Therefore the only right answer when asked if the police officer could search your car is no. If you don’t think you have anything illegal in your car, you may be surprised that one of your many passengers and/or a passenger who used the car when you were not the driver has left behind evidence of a crime. Many people falsely assume that because some small amount of marijuana or other contraband which is not tehirs is found in the backseat that they will easily be acquitted of the charge. Anything found in your car can and will be used against you in a court of law, and you will have little or no ability to prove you did not know it was there. Imagine being a juror in such a case, you didn’t know there was illegal fireworks in your trunk?

 

I’ve heard some people say, “well I don’t associate with bad people, I know everyone who’s been in my car and I know everything that’s in my car“. They could still benefit from shutting up and declining a search. If the car had a previous owner contraband could be lurking where police will look. They will detail the car, not just open and shut the trunk. And even if it was a brand new car there’s nothing to say that the car dealer who sold it to you didn’t have an employee who left something behind in the car . Therefore allowing a search of your car is again never in your own best interests.

 

The police have to have reasonable suspicion to detain you and if they have reasonable suspicion to detain you beyond the traffic stop then your consent is going to be found to be valid. If on the other hand the police detain you without reasonable suspicion, and you do consent to a search we still may be able to keep the evidence from being used against you in court. That said in many instances you will find that the evidence will be admissible because most officers can articulate a basis for the continued detention. Sometime they will even articulate a basis that didn’t exist.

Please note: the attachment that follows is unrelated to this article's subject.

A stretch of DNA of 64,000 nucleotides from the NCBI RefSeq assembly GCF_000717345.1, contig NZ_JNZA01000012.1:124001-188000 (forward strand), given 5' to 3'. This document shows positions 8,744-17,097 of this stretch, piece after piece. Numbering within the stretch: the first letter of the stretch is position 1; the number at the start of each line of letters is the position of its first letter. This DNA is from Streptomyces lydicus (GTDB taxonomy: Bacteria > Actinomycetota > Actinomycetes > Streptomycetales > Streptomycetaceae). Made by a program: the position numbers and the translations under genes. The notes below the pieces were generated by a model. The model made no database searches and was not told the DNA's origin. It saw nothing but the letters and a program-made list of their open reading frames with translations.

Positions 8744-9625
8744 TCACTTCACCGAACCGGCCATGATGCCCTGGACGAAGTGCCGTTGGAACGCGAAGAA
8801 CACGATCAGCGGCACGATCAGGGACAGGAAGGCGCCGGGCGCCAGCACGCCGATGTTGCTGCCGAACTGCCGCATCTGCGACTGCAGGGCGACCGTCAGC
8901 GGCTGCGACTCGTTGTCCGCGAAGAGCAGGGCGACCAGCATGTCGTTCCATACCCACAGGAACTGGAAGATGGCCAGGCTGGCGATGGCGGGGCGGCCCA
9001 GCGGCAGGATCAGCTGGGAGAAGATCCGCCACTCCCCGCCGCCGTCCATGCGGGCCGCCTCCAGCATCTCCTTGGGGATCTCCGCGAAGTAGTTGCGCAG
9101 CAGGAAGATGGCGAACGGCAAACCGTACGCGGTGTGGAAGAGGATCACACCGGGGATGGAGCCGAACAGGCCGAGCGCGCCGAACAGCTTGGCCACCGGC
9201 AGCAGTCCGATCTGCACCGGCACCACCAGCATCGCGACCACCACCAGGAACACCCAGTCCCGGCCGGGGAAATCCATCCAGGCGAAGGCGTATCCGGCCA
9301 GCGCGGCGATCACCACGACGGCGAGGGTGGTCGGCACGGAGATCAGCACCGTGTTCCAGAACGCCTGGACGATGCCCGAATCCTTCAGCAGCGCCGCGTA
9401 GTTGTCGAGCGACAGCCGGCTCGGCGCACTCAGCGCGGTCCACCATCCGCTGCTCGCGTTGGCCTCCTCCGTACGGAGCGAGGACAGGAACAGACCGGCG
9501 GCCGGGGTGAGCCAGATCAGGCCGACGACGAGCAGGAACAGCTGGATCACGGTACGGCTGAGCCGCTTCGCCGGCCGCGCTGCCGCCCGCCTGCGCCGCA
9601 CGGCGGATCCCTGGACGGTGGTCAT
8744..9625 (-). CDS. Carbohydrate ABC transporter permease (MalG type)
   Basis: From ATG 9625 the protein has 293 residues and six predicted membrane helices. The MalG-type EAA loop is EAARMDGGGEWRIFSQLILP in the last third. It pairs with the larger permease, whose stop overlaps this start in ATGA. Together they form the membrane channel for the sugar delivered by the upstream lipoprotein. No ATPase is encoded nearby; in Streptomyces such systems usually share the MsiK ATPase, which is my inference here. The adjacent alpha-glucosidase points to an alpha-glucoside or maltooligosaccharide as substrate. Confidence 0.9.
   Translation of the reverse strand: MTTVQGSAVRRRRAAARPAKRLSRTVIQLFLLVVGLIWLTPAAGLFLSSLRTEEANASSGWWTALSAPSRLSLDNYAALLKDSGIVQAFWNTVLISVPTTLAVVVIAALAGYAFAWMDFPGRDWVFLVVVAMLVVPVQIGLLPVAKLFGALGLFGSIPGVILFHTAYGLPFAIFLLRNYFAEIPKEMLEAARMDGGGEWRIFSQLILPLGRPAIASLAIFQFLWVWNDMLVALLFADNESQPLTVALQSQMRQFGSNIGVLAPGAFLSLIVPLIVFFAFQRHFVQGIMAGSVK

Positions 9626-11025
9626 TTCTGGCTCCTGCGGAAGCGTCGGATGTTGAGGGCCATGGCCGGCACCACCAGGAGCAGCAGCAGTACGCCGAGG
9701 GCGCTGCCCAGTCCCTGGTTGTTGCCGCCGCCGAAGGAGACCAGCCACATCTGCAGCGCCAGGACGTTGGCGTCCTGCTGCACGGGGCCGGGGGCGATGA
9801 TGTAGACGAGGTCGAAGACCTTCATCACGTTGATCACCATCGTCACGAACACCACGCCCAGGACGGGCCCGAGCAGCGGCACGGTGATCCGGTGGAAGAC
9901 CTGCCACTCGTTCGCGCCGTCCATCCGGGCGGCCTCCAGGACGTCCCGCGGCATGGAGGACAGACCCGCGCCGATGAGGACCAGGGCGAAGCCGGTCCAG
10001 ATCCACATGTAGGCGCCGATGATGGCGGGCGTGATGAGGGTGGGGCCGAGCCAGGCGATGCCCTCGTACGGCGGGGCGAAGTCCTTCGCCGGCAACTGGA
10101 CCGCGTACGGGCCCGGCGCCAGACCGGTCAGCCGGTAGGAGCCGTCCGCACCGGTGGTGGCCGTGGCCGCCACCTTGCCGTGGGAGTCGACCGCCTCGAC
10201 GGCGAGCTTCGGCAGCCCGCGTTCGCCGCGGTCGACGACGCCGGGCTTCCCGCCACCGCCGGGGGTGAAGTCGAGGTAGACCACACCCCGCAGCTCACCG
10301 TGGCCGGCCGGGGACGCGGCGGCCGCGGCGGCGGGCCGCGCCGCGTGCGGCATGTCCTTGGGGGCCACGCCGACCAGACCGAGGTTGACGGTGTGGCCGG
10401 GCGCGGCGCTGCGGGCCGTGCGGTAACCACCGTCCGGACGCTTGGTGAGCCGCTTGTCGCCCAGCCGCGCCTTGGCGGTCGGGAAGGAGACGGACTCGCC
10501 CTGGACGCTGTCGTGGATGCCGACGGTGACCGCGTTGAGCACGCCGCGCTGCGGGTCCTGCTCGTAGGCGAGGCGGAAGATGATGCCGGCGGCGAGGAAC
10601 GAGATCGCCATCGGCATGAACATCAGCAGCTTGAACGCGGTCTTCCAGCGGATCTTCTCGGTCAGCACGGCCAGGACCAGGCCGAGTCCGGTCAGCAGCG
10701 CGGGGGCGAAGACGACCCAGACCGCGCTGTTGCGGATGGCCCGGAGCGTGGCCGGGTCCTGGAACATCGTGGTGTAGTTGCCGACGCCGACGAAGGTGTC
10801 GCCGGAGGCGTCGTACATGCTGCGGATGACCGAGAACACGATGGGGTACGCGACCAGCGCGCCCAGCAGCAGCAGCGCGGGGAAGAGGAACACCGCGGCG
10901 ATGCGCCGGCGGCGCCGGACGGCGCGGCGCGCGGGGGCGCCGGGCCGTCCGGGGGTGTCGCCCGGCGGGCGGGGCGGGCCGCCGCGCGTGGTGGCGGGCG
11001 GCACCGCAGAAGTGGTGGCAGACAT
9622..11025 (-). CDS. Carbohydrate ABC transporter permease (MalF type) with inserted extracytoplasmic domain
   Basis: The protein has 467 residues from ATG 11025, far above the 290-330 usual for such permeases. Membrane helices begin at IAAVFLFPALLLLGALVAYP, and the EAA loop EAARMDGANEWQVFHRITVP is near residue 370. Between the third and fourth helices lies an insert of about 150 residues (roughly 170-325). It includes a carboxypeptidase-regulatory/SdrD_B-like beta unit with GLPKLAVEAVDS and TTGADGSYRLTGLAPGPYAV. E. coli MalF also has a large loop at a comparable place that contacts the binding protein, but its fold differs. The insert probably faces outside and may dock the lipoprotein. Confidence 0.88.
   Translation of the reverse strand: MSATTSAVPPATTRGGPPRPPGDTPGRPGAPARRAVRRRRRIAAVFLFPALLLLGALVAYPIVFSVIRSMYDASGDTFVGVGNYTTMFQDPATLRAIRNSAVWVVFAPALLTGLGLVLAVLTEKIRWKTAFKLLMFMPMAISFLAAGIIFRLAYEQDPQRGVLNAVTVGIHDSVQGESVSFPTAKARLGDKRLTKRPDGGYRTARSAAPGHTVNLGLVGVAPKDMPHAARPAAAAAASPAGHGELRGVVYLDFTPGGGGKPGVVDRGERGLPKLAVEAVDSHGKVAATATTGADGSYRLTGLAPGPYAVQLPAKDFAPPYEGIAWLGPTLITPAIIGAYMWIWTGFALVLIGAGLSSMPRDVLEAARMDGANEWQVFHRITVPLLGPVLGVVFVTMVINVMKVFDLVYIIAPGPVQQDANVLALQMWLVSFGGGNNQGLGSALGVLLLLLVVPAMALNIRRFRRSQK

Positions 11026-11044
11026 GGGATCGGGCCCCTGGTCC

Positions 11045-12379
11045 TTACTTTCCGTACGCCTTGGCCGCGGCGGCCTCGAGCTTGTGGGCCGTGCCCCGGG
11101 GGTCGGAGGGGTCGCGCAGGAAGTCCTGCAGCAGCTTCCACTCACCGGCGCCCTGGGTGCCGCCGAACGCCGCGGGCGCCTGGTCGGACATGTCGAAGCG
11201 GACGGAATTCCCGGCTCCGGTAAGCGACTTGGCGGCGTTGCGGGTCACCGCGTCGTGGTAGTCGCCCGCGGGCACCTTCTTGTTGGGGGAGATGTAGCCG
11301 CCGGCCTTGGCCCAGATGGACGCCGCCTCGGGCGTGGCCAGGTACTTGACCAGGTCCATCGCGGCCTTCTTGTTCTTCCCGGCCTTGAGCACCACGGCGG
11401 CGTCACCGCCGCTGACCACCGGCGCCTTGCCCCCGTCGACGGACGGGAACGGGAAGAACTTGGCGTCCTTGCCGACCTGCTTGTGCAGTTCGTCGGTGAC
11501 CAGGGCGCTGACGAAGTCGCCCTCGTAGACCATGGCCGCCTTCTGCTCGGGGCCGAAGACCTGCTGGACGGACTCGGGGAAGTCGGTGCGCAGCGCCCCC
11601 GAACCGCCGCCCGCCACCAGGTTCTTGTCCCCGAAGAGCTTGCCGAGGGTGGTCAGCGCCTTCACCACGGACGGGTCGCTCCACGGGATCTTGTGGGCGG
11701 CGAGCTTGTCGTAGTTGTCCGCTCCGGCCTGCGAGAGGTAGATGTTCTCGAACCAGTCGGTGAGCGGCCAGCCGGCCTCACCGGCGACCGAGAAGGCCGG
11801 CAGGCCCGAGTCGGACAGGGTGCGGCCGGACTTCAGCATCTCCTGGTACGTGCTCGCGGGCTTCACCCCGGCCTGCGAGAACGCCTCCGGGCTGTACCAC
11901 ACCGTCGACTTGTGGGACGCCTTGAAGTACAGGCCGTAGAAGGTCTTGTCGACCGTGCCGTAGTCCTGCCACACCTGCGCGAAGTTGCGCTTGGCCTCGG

When police do have a basis, it is a series of individual facts taken together. The driver was nervous, and smelled of marijuana, or there was multiple air fresheners and dryer sheets in the back seat, no luggage, and the car was rented out of state. One of the often cited reasons that they will give is that the passenger and/or the driver have given stories that don’t’ make sense or don’t appear to know where they’re going and/or give different final destinations. There are many innocent explanations for this, but it is a legitimate indication of drug trafficking as well. Drug traffickers will often try to hide their final destination and point of origin. Police officers knowing this cleverly move the individuals in the car apart and question each one separately to look for divergences in their stories.

 

 

If you are arrested, or your car “must” be towed, the police get a free look around as part of an inventory search. A clever police officer finds a lot of contraband this way, and avoids tough constitutional questions at the same time. This just means since we’re towing it, we’re checking it for valuables. For your protection of course. But anything found will be used against you.

 

So the next time you’re pulled over roadside remember that you have:

 

A. No duty to talk to the police, and

 

B. No duty to allow them to search your car.

 

Of course if you have nothing to hide, just let the government dig through your car and see what they find.